video of this event
Perhaps the most pressing question facing us, is how do we live our resistance to the injustice and violence we are embedded in? And in particular with regard to climate change.
For nearly twenty years Scottish writer, activist and human ecologist, Alastair McIntosh, has harnessed a deep spiritual commitment to nonviolence, to positive and radical effect. In the field of environmental protection his approach was instrumental in stopping a multinational corporation from turning a majestic Hebridean mountain into ‘the gravel pit of Europe’. And in the field of land reform in Scotland, in empowering the community of the Isle of Eigg in buying out their laird.
What might be the lessons and challenges for us in the north of whatever faith or none, also struggling for justice but in the charged context of a past that continues to divide us?
In his ground-breaking books, Alastair McIntosh links violence to the consumerism that helps to drive climate change. In his talk and afterwards in conversation with Bernadette McAliskey, he will explore the roots of violence within each one of us and how our religious traditions were conscripted to its cause. He will explore insights to be learned from nonviolence that can help to reduce our addictions to consumerism and foster solidarity. In so doing, he calls for a “spiritual activism” that better integrates inner faith with our outer life in communities, including importantly political life. This opens up fresh vision for the place of faith as truth from the heart in this, the third millennium of Christianity.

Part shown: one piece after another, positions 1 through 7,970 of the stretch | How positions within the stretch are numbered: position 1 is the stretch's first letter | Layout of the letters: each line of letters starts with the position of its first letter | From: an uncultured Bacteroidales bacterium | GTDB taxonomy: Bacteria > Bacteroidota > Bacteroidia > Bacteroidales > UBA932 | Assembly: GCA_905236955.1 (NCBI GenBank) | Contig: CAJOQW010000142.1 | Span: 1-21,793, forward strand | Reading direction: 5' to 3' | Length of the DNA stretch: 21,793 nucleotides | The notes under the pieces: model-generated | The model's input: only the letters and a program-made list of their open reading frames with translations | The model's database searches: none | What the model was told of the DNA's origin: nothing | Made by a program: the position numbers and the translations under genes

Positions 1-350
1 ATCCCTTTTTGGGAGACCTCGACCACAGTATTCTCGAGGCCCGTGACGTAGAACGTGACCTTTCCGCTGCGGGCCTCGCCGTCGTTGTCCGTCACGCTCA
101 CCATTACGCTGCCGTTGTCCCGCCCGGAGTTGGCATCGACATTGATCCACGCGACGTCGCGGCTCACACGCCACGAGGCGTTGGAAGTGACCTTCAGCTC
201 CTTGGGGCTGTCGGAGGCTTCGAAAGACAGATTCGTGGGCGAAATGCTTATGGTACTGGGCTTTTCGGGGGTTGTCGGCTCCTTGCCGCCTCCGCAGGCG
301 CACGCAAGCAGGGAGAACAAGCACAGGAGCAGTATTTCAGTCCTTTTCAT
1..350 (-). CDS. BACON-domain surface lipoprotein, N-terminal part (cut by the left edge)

Professor Alastair McIntosh is a Quaker with honorary positions at the University of Glasgow and Edinburgh University’s divinity school. His books include Soil and Soul on land reform, Hell and High Water on climate change, Spiritual Activism on leadership, and most recently, Poacher’s Pilgrimage about war and an ecology of the imagination. He regularly guest lectures on nonviolence at the UK Defence Academy and the Irish Defence Force at Curragh.
Alastair on the Irish Context
“It was not until I left home on the Isle of Lewis and went to study on the mainland, that I came to understand that I was from a background where hard-line Protestant views were embedded into us about Ireland. Only gradually, did I come to see that the course of history had wronged the indigenous Irish Catholics, but also, had arguably wrong-footed poor Scots settlers who had moved to Ulster.”
Alastair on Nonviolence
“Violence has been democratised. Anybody can make a bomb – as schoolboys we even knew how to do so ourselves with common agricultural chemicals. But to live in peace takes guts of a different sort…. But how can nonviolence be actively explored, and constantly re-empowered, against the backdrop of ongoing pressures to take recourse to violence? And those pressures, in the face of so many social, political, environmental and religious injustices in our world?”
Venue: City Hotel (Alexander Suite)
“The environment is emerging as a new battleground for human rights.” (Global Witness 2016)
Things they say about Alastair McIntosh and his books:
- “World-changing” – George Monbiot, Guardian writer
- “Very, very inspiring.” – Sr. Miriam MacGillis, Genesis Farm, USA
- “One of the world’s leading environmental campaigners” – William Crawley, BBC
- “Truly mental” – Thom Yorke, Radiohead
LINKS TO ALASTAIR’S ONLINE MEDIA
His Home Page
Alastair’s take on spiritual activism
Alastair’s thinking on the importance of our connection to place and the importance of a community’s ownership of the land in properly caring for it.
Alastair’s Tedx Talk